Through these letters we discover the rare world of Frida, a world without rules, almost exclusively interior, a world made up of our dreams and our fears, a reflection of our moods. The letters also recount the break before and after the frightful incident occurred to Frida, transforming the cheerful and enchanted teenager into a character of tragic grandeur, always and in spite of everything able to maintain a deep desire to live.
The selection is curated by Diego Sileo, theorist and art historian, curator of the PAC (Contemporary Art Pavilion in Milan), whose work is focused on experiences and theories related to performance and body poetry. He has designed, among others, the exhibitions of Vanessa Beecroft, Yayoi Kusama, Franko B and curated the personal exhibitions of Marina Abramović and Regina José Galindo. As a student of the processes of aesthetic creation in South America, he specialised at the University of Mexico City and University of Buenos Aires, and in 2010 he was part, the only European member, of the research project on the new archive of Frida Kahlo and Diego Rivera discovered in Casa Azul. A unique and deeply passionate guide, able to open the heart of Frida ... and, we hope, a little bit of ours too. Enjoy your reading!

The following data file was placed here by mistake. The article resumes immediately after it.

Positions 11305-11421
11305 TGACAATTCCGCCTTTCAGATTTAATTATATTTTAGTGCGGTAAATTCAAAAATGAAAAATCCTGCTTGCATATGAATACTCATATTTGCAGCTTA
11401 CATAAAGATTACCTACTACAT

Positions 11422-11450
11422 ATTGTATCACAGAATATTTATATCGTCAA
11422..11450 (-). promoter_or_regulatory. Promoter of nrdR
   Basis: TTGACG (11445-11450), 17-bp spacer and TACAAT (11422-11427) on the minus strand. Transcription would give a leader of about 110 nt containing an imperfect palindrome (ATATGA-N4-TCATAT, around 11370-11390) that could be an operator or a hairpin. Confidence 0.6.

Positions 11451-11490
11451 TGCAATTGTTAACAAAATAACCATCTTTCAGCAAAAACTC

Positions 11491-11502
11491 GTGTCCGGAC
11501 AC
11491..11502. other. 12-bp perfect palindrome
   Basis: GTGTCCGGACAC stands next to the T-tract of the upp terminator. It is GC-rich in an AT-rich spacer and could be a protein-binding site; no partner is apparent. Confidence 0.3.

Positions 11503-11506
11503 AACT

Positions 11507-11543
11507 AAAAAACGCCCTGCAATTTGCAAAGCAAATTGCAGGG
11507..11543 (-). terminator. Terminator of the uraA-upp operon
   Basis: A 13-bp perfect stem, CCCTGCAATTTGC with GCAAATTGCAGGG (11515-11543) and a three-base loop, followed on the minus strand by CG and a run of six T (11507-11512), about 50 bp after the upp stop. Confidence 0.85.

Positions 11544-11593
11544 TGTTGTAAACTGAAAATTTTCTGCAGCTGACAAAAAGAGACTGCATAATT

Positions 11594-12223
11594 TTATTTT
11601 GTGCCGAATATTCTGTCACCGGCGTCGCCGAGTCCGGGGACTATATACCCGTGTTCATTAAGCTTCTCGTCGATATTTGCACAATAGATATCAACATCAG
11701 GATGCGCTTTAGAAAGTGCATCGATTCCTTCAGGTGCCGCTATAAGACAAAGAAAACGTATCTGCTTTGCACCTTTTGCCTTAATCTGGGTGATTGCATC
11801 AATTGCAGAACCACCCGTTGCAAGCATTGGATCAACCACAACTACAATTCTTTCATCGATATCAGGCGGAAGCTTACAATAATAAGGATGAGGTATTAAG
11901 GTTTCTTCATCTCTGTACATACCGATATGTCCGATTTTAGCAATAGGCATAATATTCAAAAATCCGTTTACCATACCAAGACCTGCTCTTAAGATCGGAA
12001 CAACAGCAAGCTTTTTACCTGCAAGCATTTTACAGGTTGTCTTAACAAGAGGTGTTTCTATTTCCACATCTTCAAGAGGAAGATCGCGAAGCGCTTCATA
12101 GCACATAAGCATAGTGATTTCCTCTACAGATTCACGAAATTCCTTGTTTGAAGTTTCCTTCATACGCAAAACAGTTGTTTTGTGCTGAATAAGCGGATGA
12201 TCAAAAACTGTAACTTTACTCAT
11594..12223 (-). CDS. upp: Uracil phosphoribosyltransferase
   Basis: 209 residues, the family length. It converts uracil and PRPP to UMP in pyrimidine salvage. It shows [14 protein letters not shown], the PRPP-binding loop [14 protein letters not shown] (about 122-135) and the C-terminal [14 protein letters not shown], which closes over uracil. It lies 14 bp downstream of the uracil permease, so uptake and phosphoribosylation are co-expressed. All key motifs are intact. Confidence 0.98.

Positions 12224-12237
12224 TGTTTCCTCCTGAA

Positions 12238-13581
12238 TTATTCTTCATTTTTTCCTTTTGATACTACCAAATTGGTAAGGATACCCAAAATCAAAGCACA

FROM FRIDA WITH LOVE
Frida Kahlo’s letters
Curated by 24ORE CULTURA
Placed in the hearth of the Design District, MUDEC is the meeting point between cultures and the community. The project of the “Cultures’ Museum” was born in the 1990s when the Municipality of Milan purchased the former Ansaldo industrial area to use it for cultural activities. In the architectural scenario of disused factories, the Municipality of Milan designs a multidisciplinary center dedicated to the different testimonies and cultures of the world.
The exhibition area of the Museum, on the first floor, develops around a large covered central square and houses the section dedicated to the permanent collection and the rooms dedicated to large temporary exhibitions. The auditorium, a theater dedicated to performance and visual arts, completes the space. On the ground floor there are a bistrot, a design store, the Forum delle Culture hall, and workshop spaces. Finally, the MUDEC Lab is a place entirely dedicated to children, offering guided tours and entertaining thematic workshops linked to the museum path and the current exhibitions.